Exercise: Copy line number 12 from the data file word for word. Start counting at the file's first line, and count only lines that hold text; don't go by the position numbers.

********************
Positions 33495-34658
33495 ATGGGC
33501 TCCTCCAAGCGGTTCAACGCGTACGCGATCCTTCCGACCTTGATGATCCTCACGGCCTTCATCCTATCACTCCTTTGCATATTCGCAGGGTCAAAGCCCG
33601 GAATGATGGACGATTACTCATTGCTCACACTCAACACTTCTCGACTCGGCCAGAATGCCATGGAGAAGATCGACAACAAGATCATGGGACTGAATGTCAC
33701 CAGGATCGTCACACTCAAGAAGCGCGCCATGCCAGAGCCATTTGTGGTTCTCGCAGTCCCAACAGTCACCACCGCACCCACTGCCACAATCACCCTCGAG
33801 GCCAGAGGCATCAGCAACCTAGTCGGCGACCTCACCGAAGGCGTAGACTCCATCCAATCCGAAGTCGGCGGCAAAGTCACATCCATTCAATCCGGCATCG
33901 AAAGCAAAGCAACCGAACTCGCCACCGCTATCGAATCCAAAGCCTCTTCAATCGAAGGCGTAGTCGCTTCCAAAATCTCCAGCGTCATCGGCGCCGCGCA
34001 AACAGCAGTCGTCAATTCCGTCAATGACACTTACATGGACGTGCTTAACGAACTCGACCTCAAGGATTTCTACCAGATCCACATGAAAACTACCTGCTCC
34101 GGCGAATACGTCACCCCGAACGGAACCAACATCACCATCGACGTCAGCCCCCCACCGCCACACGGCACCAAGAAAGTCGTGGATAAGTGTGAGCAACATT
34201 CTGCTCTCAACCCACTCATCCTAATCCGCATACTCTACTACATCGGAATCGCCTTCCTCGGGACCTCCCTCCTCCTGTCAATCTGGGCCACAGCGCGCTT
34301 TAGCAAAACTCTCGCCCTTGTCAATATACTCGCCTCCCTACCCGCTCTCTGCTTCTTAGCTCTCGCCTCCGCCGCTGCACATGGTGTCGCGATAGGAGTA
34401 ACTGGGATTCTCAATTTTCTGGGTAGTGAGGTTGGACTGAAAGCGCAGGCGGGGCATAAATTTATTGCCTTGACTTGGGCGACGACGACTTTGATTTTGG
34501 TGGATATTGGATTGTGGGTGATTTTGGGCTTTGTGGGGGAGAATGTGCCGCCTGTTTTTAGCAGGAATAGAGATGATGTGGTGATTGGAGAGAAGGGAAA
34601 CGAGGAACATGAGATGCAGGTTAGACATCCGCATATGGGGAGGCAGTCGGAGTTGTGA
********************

34401 ACTGGGATTCTCAATTTTCTGGGTAGTGAGGTTGGACTGAAAGCGCAGGCGGGGCATAAATTTATTGCCTTGACTTGGGCGACGACGACTTTGATTTTGG